An example of customizing color

For example, if we change the :lambdaisland.deep-diff2.printer-impl/deletion from [:red] to [:bg-256 5 13], the color code it outputs will change from \u001b[31m to \u001b[48;5;13m

user=> (use 'lambdaisland.deep-diff2)
user=> (def color-printer (printer {:color-scheme {:lambdaisland.deep-diff2.printer-impl/deletion [:bg-256 5 13]}}))
user=> (pretty-print (diff {:a 1} {:b 2}) color-printer)
{+:b 2, -:a 1}

That results in the following highlighting: screenshot showing color customization

Time, data literal

A common use case is diffing and printing Java date and time objects (java.util.Date, java.time.*, java.sql.Date|Time|DateTime).

Chances are you already have print handlers (and data readers) set up for these via the time-literals library (perhaps indirectly by pulling in tick. In that case these should just work.

(ddiff/diff #inst "2019-04-09T14:57:46.128-00:00"
            #inst "2019-04-10T14:57:46.128-00:00")


(import '[java.sql Timestamp])
(ddiff/diff (Timestamp. 0)
            (doto (Timestamp. 1000) (.setNanos 101)))

If you need to diff a rich set of time literal, using

(require '[])
(require '[lambdaisland.deep-diff2 :as ddiff])
(ddiff/pretty-print (ddiff/diff #time/date "2039-01-01" #time/date-time "2018-07-05T08:08:44.026"))

Deep-diff 1 vs 2

The original deep-diff only worked on Clojure, not ClojureScript. In porting the code to CLJC we were forced to make some breaking changes. To not break existing consumers we decided to move both the namespaces and the released artifact to new names, so the old and new deep-diff can exist side by side.

We also had to fork Puget to make it cljc compatible. This required breaking changes as well, making it unlikely these changes will make it upstream, so instead we vendor our own copy of Puget under lambdaisland.deep-diff2.puget.*. This does mean we don't automatically pick up custom Puget print handlers, unless they are also registered with our own copy of Puget. See above for more info on that.

When starting new projects you should use lambdaisland/deep-diff2. However if you have existing code that uses lambdaisland/deep-diff and you don't need the ClojureScript support then it is not necessary to upgrade. The old version still works fine (on Clojure).

You can upgrade of course, simply by replacing all namespace names from lambdaisland.deep-diff to lambdaisland.deep-diff2. If you are only using the top-level API (diff, printer, pretty-print) and you aren't using custom print handlers, then things should work exactly the same. If you find that deep-diff 2 behaves differently then please file an issue, you may have found a regression.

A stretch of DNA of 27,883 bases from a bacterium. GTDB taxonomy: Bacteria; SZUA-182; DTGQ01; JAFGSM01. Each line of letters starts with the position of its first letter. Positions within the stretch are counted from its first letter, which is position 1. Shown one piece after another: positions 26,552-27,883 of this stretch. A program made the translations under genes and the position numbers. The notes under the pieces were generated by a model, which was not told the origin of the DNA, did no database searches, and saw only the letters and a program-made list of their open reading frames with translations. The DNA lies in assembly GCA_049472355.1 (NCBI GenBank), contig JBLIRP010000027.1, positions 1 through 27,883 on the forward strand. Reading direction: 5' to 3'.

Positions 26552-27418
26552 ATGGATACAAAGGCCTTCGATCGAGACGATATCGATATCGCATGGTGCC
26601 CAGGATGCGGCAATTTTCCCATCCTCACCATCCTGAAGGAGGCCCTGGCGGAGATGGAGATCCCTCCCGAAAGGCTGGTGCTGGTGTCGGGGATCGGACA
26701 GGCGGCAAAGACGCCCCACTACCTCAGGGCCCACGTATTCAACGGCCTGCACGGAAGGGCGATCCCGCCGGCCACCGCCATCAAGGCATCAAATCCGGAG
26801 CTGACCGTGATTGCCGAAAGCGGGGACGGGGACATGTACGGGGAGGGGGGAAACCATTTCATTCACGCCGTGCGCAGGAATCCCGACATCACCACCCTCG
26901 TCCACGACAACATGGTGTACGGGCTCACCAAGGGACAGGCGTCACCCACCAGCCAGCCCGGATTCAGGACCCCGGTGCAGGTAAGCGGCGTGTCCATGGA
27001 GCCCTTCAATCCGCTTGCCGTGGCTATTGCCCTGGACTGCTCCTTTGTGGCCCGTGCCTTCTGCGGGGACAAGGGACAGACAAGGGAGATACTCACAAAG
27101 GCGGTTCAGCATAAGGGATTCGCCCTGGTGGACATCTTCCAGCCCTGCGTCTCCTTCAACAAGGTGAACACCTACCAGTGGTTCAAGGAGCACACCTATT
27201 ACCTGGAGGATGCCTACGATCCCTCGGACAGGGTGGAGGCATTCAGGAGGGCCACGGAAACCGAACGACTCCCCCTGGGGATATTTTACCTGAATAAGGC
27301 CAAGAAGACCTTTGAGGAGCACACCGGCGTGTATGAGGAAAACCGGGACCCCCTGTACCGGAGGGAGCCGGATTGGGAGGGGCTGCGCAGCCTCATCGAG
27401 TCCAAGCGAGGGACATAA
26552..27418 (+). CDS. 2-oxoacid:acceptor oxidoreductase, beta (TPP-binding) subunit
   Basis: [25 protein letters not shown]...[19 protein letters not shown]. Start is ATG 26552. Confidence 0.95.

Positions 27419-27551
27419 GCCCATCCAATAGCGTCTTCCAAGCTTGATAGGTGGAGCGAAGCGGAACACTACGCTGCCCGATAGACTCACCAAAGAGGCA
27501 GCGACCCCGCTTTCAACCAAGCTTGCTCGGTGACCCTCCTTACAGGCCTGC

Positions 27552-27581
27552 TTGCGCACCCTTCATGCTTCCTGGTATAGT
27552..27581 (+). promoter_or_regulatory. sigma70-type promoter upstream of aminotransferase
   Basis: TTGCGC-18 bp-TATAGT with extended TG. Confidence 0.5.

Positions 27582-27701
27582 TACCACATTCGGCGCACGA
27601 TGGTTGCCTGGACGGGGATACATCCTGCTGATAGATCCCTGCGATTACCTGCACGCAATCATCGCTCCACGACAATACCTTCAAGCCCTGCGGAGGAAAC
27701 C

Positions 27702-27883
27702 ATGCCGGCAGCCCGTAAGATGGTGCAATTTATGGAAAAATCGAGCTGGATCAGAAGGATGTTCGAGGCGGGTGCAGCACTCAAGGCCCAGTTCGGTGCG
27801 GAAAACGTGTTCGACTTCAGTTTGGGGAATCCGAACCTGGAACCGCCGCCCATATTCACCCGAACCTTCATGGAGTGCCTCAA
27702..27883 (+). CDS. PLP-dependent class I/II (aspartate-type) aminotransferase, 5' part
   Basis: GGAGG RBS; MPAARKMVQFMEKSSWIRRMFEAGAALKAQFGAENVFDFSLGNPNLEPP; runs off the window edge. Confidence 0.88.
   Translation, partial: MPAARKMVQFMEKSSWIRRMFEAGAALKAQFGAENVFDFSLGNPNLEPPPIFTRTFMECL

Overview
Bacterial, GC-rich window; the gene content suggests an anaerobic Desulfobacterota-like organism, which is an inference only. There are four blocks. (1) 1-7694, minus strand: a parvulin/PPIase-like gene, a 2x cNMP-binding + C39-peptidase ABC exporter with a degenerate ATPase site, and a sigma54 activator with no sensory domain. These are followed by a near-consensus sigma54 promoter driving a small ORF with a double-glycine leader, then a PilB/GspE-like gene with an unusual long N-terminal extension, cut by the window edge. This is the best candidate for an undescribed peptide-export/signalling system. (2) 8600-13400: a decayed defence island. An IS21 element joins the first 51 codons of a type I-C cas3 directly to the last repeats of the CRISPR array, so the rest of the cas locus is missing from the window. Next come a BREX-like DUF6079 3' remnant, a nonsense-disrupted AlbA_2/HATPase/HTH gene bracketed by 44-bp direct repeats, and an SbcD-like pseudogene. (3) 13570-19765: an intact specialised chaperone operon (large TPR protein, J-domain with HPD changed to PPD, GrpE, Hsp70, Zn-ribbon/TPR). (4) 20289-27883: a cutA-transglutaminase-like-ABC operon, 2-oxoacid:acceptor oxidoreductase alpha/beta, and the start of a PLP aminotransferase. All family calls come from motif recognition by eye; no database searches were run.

The old code still lives on the deep-diff-1 branch, and we do accept bugfix patches there, so we may put out bugfix releases of the original deep-diff in the future. When in doubt check the CHANGELOG.


We warmly welcome patches to deep-diff2. Please keep in mind the following:

  • adhere to the LambdaIsland Clojure Style Guide
  • write patches that solve a problem
  • start by stating the problem, then supply a minimal solution *
  • by contributing you agree to license your contributions as EPL 1.0
  • don't break the contract with downstream consumers **
  • don't break the tests

We would very much appreciate it if you also

  • update the CHANGELOG and README
  • add tests for new functionality

We recommend opening an issue first, before opening a pull request. That way we can make sure we agree what the problem is, and discuss how best to solve it. This is especially true if you add new dependencies, or significantly increase the API surface. In cases like these we need to decide if these changes are in line with the project's goals.

* This goes for features too, a feature needs to solve a problem. State the problem it solves first, only then move on to solving it.

** Projects that have a version that starts with 0. may still see breaking changes, although we also consider the level of community adoption. The more widespread a project is, the less likely we're willing to introduce breakage. See LambdaIsland-flavored Versioning for more info.


This library builds upon clj-diff, which implements a diffing algorithm for sequences, and clj-arrangements, which makes disparate types sortable.

Pretty printing and colorization are handled by Puget and Fipp.

This library was originally developed as part of the Kaocha test runner.

Another library that implements a form of data structure diffing is editscript.


Copyright © 2018-2024 Arne Brasseur and contributors

Available under the terms of the Eclipse Public License 1.0, see LICENSE.txt